Lesson 10: English Sentences

In this lesson, we are going to teach the turtle to write English. The turtle already knows how to write every letter in the alphabet, so all we have to do is each him English.

In the process of teaching the turtle English, we will think about what "English" really is and how we learned it. By the end, we will have a better understanding of the language that we all speak.

What is Language?

You learned your first language when you were very young. You probably started talking when you were two years old and could say complicated sentences by the time you were four. And yet, no one had to teach you how to speak, you figured it out just by hearing other people speak.

It's amazing when you stop to think about it. Speaking a language is very complicated and yet you figured out how to do it before could even tie your shoes or brush your teeth. And you did this with very little effort. There's something special about speaking a language.

Is English just a Bunch of Words?

We want to teach the turtle English. Before we can do this, we have to understand what we're teaching. What does it mean to know English? If you say that you "know English" what is it that you really know?

Sometimes the best way to answer a hard question like this is to come up with an answer and use a computer to see if that answer is right. You may be wrong, but you'll at least understand why you're wrong, which gets you closer to the right answer.

We know that English has words and those words have meaning. So maybe the answer is "When you know English, you know a bunch of words and their meanings". For example, these are all English words: a, the, man, dog, banana, book, ate, took, kicked, and bit.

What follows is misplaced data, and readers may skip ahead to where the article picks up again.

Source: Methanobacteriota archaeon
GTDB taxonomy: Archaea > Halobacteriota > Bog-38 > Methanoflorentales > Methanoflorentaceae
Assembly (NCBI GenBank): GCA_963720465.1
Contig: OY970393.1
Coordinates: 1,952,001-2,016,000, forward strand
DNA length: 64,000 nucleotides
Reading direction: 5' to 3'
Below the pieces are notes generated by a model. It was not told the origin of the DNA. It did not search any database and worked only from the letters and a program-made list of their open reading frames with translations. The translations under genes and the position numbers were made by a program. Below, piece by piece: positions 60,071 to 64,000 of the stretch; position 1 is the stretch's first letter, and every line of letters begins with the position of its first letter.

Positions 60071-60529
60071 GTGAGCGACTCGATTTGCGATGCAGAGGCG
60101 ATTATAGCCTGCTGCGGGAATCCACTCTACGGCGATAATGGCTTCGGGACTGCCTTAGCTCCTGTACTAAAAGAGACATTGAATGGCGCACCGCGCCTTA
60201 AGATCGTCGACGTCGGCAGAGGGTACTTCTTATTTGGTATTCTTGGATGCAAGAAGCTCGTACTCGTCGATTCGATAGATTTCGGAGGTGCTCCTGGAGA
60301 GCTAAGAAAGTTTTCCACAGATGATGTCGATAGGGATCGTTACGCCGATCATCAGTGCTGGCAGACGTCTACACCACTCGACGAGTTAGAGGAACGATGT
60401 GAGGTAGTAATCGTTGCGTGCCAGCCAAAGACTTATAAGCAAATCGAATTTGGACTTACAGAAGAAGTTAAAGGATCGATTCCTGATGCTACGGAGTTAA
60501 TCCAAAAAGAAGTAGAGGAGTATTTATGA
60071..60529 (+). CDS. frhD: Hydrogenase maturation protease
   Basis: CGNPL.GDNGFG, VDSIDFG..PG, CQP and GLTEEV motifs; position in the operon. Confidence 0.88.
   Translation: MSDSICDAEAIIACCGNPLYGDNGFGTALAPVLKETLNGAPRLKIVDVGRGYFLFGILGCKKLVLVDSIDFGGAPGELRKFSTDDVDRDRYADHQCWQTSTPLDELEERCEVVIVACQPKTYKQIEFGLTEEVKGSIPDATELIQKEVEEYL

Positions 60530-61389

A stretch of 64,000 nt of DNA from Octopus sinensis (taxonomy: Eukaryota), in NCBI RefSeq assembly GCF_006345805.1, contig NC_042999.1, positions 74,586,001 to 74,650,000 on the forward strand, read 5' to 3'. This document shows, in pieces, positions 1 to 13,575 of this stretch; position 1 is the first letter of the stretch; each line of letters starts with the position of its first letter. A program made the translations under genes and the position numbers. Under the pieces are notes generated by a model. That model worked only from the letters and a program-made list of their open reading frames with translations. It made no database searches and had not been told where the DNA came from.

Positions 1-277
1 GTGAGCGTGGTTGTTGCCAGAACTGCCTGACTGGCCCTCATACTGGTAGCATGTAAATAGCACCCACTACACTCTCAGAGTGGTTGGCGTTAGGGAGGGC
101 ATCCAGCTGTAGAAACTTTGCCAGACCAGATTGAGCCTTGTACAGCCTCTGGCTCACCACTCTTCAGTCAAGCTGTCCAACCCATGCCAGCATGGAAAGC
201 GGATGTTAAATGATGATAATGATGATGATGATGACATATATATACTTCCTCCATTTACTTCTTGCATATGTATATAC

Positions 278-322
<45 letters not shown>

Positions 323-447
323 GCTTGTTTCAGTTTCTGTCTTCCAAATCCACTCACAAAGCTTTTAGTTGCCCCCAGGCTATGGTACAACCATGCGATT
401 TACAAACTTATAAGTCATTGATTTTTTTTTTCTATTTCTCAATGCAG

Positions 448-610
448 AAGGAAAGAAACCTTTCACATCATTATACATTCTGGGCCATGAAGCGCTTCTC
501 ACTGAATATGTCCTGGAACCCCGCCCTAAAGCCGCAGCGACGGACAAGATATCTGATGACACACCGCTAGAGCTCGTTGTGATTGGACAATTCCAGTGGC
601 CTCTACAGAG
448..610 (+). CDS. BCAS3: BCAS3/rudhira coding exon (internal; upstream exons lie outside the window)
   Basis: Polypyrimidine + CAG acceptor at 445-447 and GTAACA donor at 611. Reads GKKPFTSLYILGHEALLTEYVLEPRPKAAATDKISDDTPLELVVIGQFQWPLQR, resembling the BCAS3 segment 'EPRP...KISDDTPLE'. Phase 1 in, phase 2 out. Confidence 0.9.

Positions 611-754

Activity: Let's teach the turtle a bunch of words.

We won't be using the graphics window in this lesson, so you can make the FMSLogo screen very small and make the commander window very large.

Teach the turtle how to TALK by entering the following program (below and left) into Logo. The output from the program is on the right.

TO PICKWORD
  OUTPUT PICK [
    A THE
    MAN DOG BANANA BOOK
    ATE BIT TOOK KICKED
  ]
END

TO TALK
  PRINT (LIST PICKWORD PICKWORD PICKWORD PICKWORD PICKWORD)
END

REPEAT 10 [ TALK ]
THE ATE KICKED BIT A
THE KICKED THE MAN BIT
DOG BOOK DOG BIT A
DOG TOOK MAN ATE DOG
A TOOK KICKED BANANA TOOK
DOG DOG THE KICKED ATE
BIT THE BIT DOG TOOK
DOG BANANA DOG BOOK KICKED
THE ATE ATE MAN TOOK
ATE DOG THE DOG A

Whoa! I know English and "DOG BOOK DOG BIT A" is not an English sentence. The words are right, but the order is wrong. So knowing English means more than just knowing a bunch of words. Knowing English also means knowing how to order those words.

I know that some words can only come after other words. For example, "DOG", "MAN", "BANANA", and "BOOK" can only come after "A" or "THE". We can try grouping the words by where they're allowed to be in a sentence. These groups are sometimes called "part of speech".

Part of Speech Examples
Article A THE
Noun MAN DOG BOOK BANANA
Verb ATE BIT TOOK KICKED

I also know that the following is an English sentence:

THE DOG BIT THE MAN

So maybe all sentences that follow this pattern are English:

ARTICLE NOUN VERB ARTICLE NOUN

Activity: Teach the turtle to talk by grouping words into parts of speech and constructing sentences based on those parts of speech.

TO ARTICLE
  OUTPUT PICK [ A THE ]
END

TO NOUN
  OUTPUT PICK [ MAN DOG BANANA BOOK ]
END

TO VERB